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Does accepting affiliate commissions cheat your customer?

November 27th, 2018 by Bob Bly

Recently I sent, as an affiliate of WW, an email to my list
promoting her upcoming webinar.

Subscriber RK immediately emailed me: “Is this a shameless plug?”

Meaning: “Are you just doing this for the money, Bob?”

Well, if RK is reading this essay, then I want to take this
opportunity to educate him — and others who hold his wrong-headed
view — as to how the internet marketing world really works.

To begin with, it is a standard practice for people to be paid
for their products and services. It’s simply working for a
living.

You wouldn’t ask your dentist to whiten your teeth for free,
right? And when you fill up at the gas station, you give them
your credit card.

So this idea that products and services, including information
products, should be free … and it is wrong to get compensated for
providing them … strikes me as odd, to say the least.

Next, I don’t offer affiliate products just for the commissions:
The truth is, in most instances, I make more money from a sales
email that promotes my own products.

No, the main reason I offer affiliate products to my subscribers
is that I don’t know everything about everything.

Therefore, when I feel my subscribers want to learn something I
am not qualified to teach, I find a product that does teach what
you want or need to know — and then offer it to my list.

One common complaint among online shoppers is the perception that
affiliate commissions are not revealed and are a secret pay-off that
takes place without the customer’s knowledge.

Well, not by me; here’s the standard disclaimer on every sales
email I send out:

“The Direct Response Letter only recommends products that we’ve
either personally checked out ourselves, or that come from people
we know and trust. For doing so, we sometimes
receive a sales commission.”

Again, not the case at all: The products I offer through
affiliate marketing are the exact price they sell for when there
is no affiliate involved.

Yes, I get a commission for affiliate products I sell to my list.
But that commission is paid to me as a percentage of the sale by
my affiliate; no extra charge is ever tacked on to the consumer’s
purchase.

Subscribers are also concerned that I don’t vet the affiliate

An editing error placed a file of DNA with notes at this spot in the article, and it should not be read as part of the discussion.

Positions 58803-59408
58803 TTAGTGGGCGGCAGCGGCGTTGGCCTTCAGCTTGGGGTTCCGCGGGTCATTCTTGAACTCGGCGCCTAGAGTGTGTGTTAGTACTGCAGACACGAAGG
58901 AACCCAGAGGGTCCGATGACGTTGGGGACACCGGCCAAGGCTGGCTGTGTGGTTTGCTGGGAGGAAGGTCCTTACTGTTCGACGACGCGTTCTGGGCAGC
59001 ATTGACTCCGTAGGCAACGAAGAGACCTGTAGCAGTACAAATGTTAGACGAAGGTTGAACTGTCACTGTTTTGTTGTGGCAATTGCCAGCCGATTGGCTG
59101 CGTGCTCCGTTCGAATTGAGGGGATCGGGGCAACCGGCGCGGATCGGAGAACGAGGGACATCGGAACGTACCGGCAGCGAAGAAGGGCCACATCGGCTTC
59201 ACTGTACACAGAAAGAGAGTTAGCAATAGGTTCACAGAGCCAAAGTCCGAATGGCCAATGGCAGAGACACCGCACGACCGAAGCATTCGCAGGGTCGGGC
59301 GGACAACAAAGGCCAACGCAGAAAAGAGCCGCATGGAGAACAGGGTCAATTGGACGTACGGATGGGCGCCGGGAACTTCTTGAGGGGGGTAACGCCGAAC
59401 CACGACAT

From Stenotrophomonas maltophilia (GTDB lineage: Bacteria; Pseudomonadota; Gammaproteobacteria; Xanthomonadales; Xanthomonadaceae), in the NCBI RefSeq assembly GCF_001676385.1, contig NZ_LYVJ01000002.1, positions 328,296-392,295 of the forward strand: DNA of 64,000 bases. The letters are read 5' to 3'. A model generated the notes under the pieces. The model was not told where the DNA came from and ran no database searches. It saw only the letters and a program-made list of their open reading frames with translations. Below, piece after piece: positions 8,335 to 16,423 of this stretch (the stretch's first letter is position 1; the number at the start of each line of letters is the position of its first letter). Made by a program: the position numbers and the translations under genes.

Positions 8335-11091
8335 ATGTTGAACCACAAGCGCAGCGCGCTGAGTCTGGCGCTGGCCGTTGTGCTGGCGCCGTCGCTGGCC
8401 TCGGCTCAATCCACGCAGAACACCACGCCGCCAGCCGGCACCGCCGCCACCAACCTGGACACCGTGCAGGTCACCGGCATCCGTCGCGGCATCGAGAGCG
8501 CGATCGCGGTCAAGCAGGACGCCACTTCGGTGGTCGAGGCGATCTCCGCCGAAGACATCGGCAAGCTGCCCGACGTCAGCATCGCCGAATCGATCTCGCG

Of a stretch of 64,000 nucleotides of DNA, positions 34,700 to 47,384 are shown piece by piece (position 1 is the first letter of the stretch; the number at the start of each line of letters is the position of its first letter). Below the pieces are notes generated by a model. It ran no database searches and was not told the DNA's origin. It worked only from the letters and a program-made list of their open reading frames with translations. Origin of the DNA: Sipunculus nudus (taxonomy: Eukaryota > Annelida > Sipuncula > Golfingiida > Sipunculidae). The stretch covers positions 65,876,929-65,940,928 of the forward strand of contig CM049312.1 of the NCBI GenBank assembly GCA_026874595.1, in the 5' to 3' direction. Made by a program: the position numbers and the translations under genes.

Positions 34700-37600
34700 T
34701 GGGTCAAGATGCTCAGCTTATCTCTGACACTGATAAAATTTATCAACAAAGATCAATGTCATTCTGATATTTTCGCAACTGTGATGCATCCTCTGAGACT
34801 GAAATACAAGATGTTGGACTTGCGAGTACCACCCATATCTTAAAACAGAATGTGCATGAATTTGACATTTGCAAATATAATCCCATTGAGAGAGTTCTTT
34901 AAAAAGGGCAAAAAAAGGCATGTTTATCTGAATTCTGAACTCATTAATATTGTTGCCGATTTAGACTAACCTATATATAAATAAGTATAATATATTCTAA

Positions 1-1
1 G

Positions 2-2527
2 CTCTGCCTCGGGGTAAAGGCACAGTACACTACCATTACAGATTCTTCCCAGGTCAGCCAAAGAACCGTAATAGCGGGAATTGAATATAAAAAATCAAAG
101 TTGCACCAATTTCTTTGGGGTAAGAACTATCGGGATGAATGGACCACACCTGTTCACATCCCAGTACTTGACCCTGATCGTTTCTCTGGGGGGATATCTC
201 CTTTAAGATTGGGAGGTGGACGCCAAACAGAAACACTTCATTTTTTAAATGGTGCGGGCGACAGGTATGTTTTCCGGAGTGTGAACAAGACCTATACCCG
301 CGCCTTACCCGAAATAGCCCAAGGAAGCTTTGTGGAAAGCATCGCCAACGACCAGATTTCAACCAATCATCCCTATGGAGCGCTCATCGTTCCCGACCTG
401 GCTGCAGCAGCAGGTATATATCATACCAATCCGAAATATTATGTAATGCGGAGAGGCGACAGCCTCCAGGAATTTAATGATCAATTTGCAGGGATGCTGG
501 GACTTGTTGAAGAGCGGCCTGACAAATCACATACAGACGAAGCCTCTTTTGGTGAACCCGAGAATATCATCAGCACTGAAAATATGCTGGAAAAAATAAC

products I offer them and just do it, as RK accuses, to make
money.

The fact is, I only sell products from affiliate partners whom I
either know personally or at least know by reputation and think
highly of their work.

If I sell a book, I may not read the whole book. But I spend enough
time reviewing its contents to make sure it is well worth the asking
price.

Plus, I only sell products where the affiliate offers an
unconditional money-guarantee of satisfaction to ensure you are
happy with your purchase.

My main complaint with RK, aside from him being snarky, is his
lack of understand of how the business world works — and his
erroneous belief that it is somehow immoral to make money by
providing people with products and services they want.

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Category: Online Marketing | 114 Comments »

How often should you email your list?

November 23rd, 2018 by Bob Bly

Subscriber DK writes:

“Bob, I am a fan. I’ve read your copywriting book a dozen times
over the years. Then I found your site and signed up for your
e-newsletter. But I want to tell you that you send it too often.

“I don’t really want to unsubscribe. But I also don’t want to
get things to read several times each month. How can we come to
some middle ground? Do you have some ‘occasional contact’
choice?

“Also, your newsletter often has an air of ‘Desperately Seeking
Susan,’ when it should be relaxed and informative. I mention
that for your benefit, not mine.

“After years and years, I’ve learned to adjust my own ‘level of
significance’ meter that’s equivalent to turning down the radio
when a commercial blares. Others might not do that, but rather
be put off by the blare.”

DK is debating an issue — optimal email frequency — based on
subjective opinion. But actually, the matter can be determined
through simple testing.

Here is the formula….

>> First, start with a modest initial frequency.

If you don’t have much content to share, or have limited time,
you can start with a monthly e-newsletter.

On the other hand, if you do have lots of valuable tips to share
and the time to write them up, start with a weekly email.

>> Measure your opt-out rate, which is the number of subscribers
who unsubscribe to your list with each email distribution.

Ideally, the opt-out rate should be 0.1% or less, meaning for
every 1,000 emails you send, at most just one person
unsubscribes.

At that level, your content is probably good enough that most
readers want to stick with you.

>> Next, gradually increase the frequency of publication.

If you are monthly, go weekly. Already weekly? Go to twice
weekly.

Then watch your opt-out rate. If it does not spike when the